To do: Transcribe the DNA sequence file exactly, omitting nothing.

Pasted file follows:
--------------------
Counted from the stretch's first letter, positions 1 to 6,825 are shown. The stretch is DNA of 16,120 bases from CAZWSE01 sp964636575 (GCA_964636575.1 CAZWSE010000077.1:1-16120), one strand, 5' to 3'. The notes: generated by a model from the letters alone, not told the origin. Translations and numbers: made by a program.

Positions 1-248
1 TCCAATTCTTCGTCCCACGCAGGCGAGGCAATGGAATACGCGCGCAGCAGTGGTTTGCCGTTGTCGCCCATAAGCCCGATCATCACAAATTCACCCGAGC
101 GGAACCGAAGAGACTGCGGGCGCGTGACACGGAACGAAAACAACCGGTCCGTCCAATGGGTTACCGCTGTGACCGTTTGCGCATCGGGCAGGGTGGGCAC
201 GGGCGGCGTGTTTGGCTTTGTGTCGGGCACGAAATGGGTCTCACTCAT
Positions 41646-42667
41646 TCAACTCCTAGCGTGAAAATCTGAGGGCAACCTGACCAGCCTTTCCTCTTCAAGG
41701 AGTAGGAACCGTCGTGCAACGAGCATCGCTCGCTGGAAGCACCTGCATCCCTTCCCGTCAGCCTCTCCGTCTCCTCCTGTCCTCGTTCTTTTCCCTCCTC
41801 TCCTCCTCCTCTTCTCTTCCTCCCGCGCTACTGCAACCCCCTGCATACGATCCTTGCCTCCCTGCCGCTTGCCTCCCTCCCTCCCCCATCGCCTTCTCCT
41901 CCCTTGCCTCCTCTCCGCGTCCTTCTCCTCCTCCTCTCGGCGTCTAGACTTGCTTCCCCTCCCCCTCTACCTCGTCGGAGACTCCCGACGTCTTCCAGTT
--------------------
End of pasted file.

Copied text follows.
Counted from the stretch's first letter, positions 1 to 6,825 are shown. The stretch is DNA of 16,120 bases from CAZWSE01 sp964636575 (GCA_964636575.1 CAZWSE010000077.1:1-16120), one strand, 5' to 3'. The notes: generated by a model from the letters alone, not told the origin. Translations and numbers: made by a program.

Positions 1-248
1 TCCAATTCTTCGTCCCACGCAGGCGAGGCAATGGAATACGCGCGCAGCAGTGGTTTGCCGTTGTCGCCCATAAGCCCGATCATCACAAATTCACCCGAGC
101 GGAACCGAAGAGACTGCGGGCGCGTGACACGGAACGAAAACAACCGGTCCGTCCAATGGGTTACCGCTGTGACCGTTTGCGCATCGGGCAGGGTGGGCAC
201 GGGCGGCGTGTTTGGCTTTGTGTCGGGCACGAAATGGGTCTCACTCAT
Positions 41646-42667
41646 TCAACTCCTAGCGTGAAAATCTGAGGGCAACCTGACCAGCCTTTCCTCTTCAAGG
41701 AGTAGGAACCGTCGTGCAACGAGCATCGCTCGCTGGAAGCACCTGCATCCCTTCCCGTCAGCCTCTCCGTCTCCTCCTGTCCTCGTTCTTTTCCCTCCTC
41801 TCCTCCTCCTCTTCTCTTCCTCCCGCGCTACTGCAACCCCCTGCATACGATCCTTGCCTCCCTGCCGCTTGCCTCCCTCCCTCCCCCATCGCCTTCTCCT
41901 CCCTTGCCTCCTCTCCGCGTCCTTCTCCTCCTCCTCTCGGCGTCTAGACTTGCTTCCCCTCCCCCTCTACCTCGTCGGAGACTCCCGACGTCTTCCAGTT